Updated: Nov 23, 2021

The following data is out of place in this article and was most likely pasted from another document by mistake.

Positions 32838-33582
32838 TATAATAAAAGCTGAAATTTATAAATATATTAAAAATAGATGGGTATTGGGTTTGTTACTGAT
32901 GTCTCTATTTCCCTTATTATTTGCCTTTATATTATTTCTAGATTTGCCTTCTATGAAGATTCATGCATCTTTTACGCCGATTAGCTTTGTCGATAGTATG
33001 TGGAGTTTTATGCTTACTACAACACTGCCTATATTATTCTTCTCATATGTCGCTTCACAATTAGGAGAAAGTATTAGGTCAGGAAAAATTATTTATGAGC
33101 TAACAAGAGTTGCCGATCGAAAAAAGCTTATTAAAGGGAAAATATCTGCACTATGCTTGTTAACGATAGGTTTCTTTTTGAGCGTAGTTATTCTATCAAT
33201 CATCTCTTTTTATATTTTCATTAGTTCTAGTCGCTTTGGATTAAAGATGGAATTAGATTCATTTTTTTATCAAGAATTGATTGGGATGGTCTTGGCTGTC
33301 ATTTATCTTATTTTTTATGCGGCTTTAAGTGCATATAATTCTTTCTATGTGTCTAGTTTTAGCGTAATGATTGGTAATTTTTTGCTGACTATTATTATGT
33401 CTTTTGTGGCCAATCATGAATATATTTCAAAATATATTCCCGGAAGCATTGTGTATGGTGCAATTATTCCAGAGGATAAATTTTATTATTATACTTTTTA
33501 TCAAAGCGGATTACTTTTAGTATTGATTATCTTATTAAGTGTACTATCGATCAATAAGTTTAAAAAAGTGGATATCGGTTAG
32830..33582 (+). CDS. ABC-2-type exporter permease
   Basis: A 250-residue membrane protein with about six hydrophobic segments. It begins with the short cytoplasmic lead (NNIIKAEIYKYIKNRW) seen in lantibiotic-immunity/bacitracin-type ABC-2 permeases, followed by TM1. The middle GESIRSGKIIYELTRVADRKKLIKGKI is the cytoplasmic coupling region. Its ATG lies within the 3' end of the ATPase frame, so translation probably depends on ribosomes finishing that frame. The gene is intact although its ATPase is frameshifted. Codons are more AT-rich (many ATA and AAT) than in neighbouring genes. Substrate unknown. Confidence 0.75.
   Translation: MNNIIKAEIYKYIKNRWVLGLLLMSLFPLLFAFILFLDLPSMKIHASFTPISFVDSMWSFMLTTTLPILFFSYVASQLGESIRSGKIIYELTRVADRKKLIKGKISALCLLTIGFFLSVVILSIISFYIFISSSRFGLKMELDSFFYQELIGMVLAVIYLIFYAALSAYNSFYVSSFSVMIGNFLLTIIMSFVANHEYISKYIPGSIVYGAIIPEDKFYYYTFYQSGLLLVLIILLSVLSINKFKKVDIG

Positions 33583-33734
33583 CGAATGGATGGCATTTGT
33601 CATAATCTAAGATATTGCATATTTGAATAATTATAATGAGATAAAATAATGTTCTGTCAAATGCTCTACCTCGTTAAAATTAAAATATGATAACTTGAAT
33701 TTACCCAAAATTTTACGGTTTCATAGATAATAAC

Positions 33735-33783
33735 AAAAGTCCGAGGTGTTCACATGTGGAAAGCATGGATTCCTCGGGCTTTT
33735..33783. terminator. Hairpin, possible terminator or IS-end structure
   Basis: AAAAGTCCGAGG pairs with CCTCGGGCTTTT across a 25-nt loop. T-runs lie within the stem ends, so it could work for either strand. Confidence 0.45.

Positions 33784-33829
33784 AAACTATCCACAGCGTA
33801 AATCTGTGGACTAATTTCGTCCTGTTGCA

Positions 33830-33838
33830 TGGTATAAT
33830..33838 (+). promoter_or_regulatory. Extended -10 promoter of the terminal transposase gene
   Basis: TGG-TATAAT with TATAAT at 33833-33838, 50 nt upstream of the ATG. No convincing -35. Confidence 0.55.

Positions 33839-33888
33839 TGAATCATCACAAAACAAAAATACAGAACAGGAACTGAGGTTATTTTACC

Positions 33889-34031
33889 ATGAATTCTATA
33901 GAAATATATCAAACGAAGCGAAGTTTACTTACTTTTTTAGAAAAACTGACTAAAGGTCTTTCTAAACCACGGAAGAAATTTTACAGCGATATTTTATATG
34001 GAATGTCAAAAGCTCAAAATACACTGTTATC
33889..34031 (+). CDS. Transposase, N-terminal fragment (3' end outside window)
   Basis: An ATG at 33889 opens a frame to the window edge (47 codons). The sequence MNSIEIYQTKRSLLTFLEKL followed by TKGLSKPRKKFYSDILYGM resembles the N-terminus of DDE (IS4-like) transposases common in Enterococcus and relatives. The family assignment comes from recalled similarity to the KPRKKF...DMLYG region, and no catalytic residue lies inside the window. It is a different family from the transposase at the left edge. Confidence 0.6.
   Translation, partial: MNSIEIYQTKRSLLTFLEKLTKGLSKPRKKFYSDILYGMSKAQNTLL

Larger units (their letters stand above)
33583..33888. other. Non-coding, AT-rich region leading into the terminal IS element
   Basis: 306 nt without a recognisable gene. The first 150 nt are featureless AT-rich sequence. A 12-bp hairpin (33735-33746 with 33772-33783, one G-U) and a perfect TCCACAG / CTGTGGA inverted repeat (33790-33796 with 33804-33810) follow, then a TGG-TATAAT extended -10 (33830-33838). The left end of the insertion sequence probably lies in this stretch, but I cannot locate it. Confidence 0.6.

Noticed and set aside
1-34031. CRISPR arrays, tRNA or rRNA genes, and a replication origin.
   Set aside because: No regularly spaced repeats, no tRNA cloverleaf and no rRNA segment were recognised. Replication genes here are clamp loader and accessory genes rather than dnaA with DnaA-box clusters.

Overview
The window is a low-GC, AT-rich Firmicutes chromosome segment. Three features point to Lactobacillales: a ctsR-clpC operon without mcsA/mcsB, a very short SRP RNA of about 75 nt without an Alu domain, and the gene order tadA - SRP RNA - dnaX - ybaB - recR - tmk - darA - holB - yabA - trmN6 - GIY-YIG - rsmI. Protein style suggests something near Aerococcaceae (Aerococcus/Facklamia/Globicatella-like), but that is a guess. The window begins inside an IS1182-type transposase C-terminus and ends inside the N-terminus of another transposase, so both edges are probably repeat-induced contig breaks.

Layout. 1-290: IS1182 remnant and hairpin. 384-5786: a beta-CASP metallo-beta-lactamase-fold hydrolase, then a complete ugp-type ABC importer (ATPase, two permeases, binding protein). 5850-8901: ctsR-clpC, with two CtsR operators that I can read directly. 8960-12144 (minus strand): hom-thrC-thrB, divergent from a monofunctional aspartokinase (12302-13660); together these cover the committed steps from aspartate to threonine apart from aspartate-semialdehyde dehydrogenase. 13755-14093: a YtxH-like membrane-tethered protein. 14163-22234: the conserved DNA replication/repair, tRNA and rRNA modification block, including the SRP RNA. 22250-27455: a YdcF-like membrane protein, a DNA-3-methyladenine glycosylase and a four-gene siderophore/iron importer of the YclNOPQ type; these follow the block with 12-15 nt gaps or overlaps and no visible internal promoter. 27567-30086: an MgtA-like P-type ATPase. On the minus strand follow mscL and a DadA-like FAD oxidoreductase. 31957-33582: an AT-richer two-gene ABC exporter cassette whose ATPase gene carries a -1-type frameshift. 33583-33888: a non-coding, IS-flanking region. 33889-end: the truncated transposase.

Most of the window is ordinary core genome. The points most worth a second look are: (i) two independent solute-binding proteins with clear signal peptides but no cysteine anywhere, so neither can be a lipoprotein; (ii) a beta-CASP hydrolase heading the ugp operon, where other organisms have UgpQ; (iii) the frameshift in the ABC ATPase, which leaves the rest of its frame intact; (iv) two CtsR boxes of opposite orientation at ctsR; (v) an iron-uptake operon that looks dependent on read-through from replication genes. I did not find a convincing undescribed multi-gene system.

Good day my fellow fitness friends! I'm very sorry I didn't have a blog for you last Sunday like I'd hoped. My father passed away so I stepped aside from social media and technology for a bit as I helped mom handle burial arrangements. Now that everyone is resting comfortably and things return to normal, I will get my posts back on track. Thank you all for your patience and understanding and...1...2...3...go! The last time we met, I did a bit of a transition from exercise to dietary guidelines and nutrition. In that one where I discussed carbohydrates, I hope you gained a bit more knowledge about how both types work collaboratively with fitness to effect certain outcomes. Today, if the bold print above doesn't already give it away, I will give you a basic overview of fats...amounts required for proper bodily functions, the different types, and their role in the food chain. Like the title suggests, some fats are healthier than others. Are you ready to learn more? I sure hope so. Before dishing out the skinny on fats, I do want to mention that fat is an essential part of your daily food intake. It provides a cushion for our bones and organs and vital nutrients to promote healthy brain activity. Finding the right balance varies from person to person so please remember that any information given in these articles may have to be adjusted to suit your individual circumstances. In any case, trying to completely eliminate fat from your meal plan is generally not a good idea as serious negative health ramifications may result. With that said, let's get down to business. As I previously stated, there are several different types of fats. Most of you, especially those who consume animal products, are probably familiar with the kind trimmed off poultry and red meats...saturated fat. But do you actually know what that means? Unless you are a dietitian or nutritionist that has studied them in great detail, no. Well guess what? No studying required...I've done it for you so just keep reading. You can thank me later... An easy way to identify saturated fat is that it becomes solid at room temperature and usually turns white. It is saturated when surrounded by single hydrogen bonds. Imagine an athlete who is in the middle of a group hug say, maybe after scoring the winning point for their team. Being completely covered by teammates represents the idea of saturated fat. The individual inside is the fat and all the people around them are hydrogen atoms. When the fat can no longer be seen it, like the athlete receiving congratulations, is considered saturated. On the flip side, however, after time, the smothered person cannot breathe in oxygen as well and possibly suffer from deprivation. Using this analogy, this type of fat is the least beneficial to us, so should not comprise more than three to five percent (3-5%) of total fat intake. Too much can cause major digestive issues, clog arteries, and lead to severe health problems such as heart attacks and strokes. In addition to beef, chicken and turkey, baked goods, butter, and whole milk dairy products like ice cream contain large amounts of saturated fat. A second type of fat is referred to as unsaturated fat. Within this category are mono and polyunsaturated fats. Unlike the saturated fats, unsaturated varieties are liquid at room temperature and more easily absorbed by the body. They are considered "healthy" fats because of being essential for brain health and other functions, but cannot be made by the body. Therefore, they must be consumed in a persons diet. Monounsaturated fats can be found in foods like avocados, fish, nuts and oleic acid. Studies have shown that these "skinny" fats aid in weight loss, decrease inflammation, and reduce the risk of heart disease. Polyunsaturated fats appear mainly in plant based oils like cottonseed, corn, pumpkin, safflower, sesame, soybean and sunflower. Store bought products such as Mazola sometimes consist of several of these oils all in one bottle. Consuming foods rich in Omega-3 fatty acids can promote optimal health and delay the progression of alzheimer's and dementia. Fatty fish such as herring, salmon and sardines are excellent sources of this nutrient. While I don't want to end on a sour note here, there is one last type of fat I think needs some attention. These, like saturated fats, should be avoided as much as possible due to the numerous risks they pose in even small quantities. Many of you may not be aware they exist because they are snuck into many foods most of us enjoy on a fairly regular basis. What makes these so dangerous is that they are man-made from healthier fats that are a liquid at room temperature and changed or processed into unhealthy versions seen as solid fats. Margarine and shortening are just a couple examples. Other foods on which we indulge that can potentially have trans fats are doughnuts, french fries, fried chicken, frozen pizzas, microwave popcorn, nondairy coffee creamers and refrigerated biscuits or rolls. Seeing something made with partially hydrogenated oil (which are essentially trans fats) makes reading nutrition labels extremely crucial in eliminating or limiting trans fats from your daily diet. By using the "good" unsaturated fats instead of the "bad" saturated and trans ones in a meal preparation routine, noticeable differences in overall well-being should be evident. Hair follicles might become thicker and split less, nail beds won't break as easily, and skin cells may become more supple and give an ageless look. So while fat has been given a bad rap, if incorporated properly, it, in addition to being necessary, can actually be very beneficial. To conclude this article, let's remember that not all fat is bad and trying to completely remove it is not healthy or practical. Being informed and making wise choices when our health is involved goes a long way in preventing illness and ensuring we can indeed occasionally enjoy our comfort foods. Should you decide to have dessert after Thanksgiving dinner, burn off the calories by getting up, getting out, and getting moving the following day. Hope you all enjoy your Autumn celebrations and wonderful holiday season. I'll be back next Sunday with another nutrition topic. Until next time, happy harvest everyone! Survey question: What are you most thankful for this year?